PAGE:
Covid 19 - The imporance of remaining invested
Our investment partners over at FE, recently published an information document considering the importance of remaining invested, looking at the lessons we can learn from history and how their investment philosophy - our DAM Portfolios - are positioned to handle the inherent unpredictability of markets.
We have summarised the main points below:
Markets have moved through various psychological stages: denial, fear and panic seem to be making way for hope, relief and optimism. This week has seen a strong recovery in equities, driven by solid and unified economic action plans from governments. This combined support from authorities around the world has been viewed positively by investors. The responses both fiscal and monetary, should filter through to the global economy in stages. While the pandemic progresses and economic stimulus gradually filters through, what should investors do during times of market stress?
Why it is important to look at what has happened in the past?
Every time markets fall the circumstances are different but there are some common features that are repeated. We are currently in a bear market: a term used to describe markets that fall 20% or more from their peak. In the past, these have been noticeably shorter than the periods when markets have increased. In the last 50 years there have been only eight occurrences where markets have fallen peak to trough by 20%. There have been 621 positive months and 123 negative months.
In the intervening periods markets undergo a "bull run" where they increase in value from the bottom of a bear market trough. These periods produce the best returns from investors. The returns outweigh the falls and on average they last longer than bear markets.
How does this look over a long period of time?
When these bull and bear markets are looked at in total, the picture looks very different over time. The dot-com bear markets saw the S&P 500 fall 49% and at the time this seemed significant. Fear was prevalent in markets and this fed through to everyday life. But looking back over time, the falls were relatively small in the long-term context of markets. Many of the bear markets of the past are relatively small fluctuations. Some don't register at all.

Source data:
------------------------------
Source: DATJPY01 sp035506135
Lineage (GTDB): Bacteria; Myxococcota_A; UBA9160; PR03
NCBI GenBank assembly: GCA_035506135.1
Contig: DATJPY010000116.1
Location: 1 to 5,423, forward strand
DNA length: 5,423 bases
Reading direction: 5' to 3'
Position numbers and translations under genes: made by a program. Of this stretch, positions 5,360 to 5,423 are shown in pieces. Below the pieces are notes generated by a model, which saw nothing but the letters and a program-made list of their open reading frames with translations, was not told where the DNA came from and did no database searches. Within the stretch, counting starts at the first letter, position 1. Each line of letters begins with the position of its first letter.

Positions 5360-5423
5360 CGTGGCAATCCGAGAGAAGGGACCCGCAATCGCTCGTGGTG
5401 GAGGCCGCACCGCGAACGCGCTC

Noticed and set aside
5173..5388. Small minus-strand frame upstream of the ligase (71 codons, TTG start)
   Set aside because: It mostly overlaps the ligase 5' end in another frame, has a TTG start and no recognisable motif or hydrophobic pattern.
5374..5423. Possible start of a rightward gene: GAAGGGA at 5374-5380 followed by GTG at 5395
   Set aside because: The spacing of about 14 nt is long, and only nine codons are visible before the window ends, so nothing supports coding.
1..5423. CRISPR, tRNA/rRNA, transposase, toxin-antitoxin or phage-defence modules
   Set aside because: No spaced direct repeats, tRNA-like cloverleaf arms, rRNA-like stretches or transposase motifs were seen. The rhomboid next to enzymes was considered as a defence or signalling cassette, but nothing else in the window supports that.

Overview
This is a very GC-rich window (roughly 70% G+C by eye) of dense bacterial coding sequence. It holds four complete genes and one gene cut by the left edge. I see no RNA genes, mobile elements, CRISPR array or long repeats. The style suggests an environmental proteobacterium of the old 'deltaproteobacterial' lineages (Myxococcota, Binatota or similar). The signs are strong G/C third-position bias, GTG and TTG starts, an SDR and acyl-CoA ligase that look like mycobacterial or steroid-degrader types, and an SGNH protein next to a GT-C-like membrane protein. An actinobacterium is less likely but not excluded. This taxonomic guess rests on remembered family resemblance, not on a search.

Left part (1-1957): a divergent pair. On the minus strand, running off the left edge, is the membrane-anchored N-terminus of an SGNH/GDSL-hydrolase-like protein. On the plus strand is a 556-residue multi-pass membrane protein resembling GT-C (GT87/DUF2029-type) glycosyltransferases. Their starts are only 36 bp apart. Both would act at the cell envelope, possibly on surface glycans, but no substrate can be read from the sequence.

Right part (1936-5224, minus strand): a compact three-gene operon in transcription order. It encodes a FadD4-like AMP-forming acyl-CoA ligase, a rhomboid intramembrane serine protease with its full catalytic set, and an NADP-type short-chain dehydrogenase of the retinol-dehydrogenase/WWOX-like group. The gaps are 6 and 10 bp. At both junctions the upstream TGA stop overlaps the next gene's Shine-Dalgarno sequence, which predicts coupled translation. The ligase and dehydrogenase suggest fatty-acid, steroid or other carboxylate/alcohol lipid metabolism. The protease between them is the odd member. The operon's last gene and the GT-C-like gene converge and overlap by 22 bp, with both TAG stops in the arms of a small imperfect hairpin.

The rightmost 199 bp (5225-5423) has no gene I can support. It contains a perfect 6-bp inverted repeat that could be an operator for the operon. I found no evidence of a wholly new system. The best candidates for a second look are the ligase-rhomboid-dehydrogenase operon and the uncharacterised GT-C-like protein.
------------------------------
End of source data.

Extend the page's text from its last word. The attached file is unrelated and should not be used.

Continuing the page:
How long will this fall last?
There is only one period where investors experienced a negative 5-year return and this was during the dot-com recession. This would suggest that the duration of negative returns for investors is relatively short. Even at the close of business last week the fall in markets of 30% hasn't pushed 5-year returns into negative territory. In fact, over the last five years investors are still up 80% and investors are much better off than in other market sell offs. Time and patience will overcome the unpredictability of markets. We know that over time the gyrations and noise that we hear in the press will pass.
Should the fall have been expected?
To put this in perspective, until last month markets have enjoyed one of the longest upward runs in history. No one should expect financial markets to experience unbroken growth. The longer a bull run continues the more likely it is that we will suffer a fall. Before this recent correction there were many indicators that suggested equities may fall in value.
As professional investors FE have remained calm as markets have adjusted; they expected it and could not time it correctly. Knowing their limitations is an important part of their philosophy. They have been considering the risks in our DAM portfolios, but have not sold out as they are aware of the risks with market timing.
Should I sell my investments?
FEs review of historic bull and bear markets indicates strong returns are often seen after a fall in markets. Cheap valuations suggest returns over the next 10 years will be higher than before the fall.
But if you sell and are out of the market on the best days in markets, it can significantly reduce the returns on your investment portfolio. For example, missing just 10 of the best trading days in equities can reduce your annualised returns from 7.6% to 3.3%. Missing additional gains over 20, 30 or 40 days, is even more detrimental to your returns and your financial plan. Do you want to risk missing the best days or remain invested?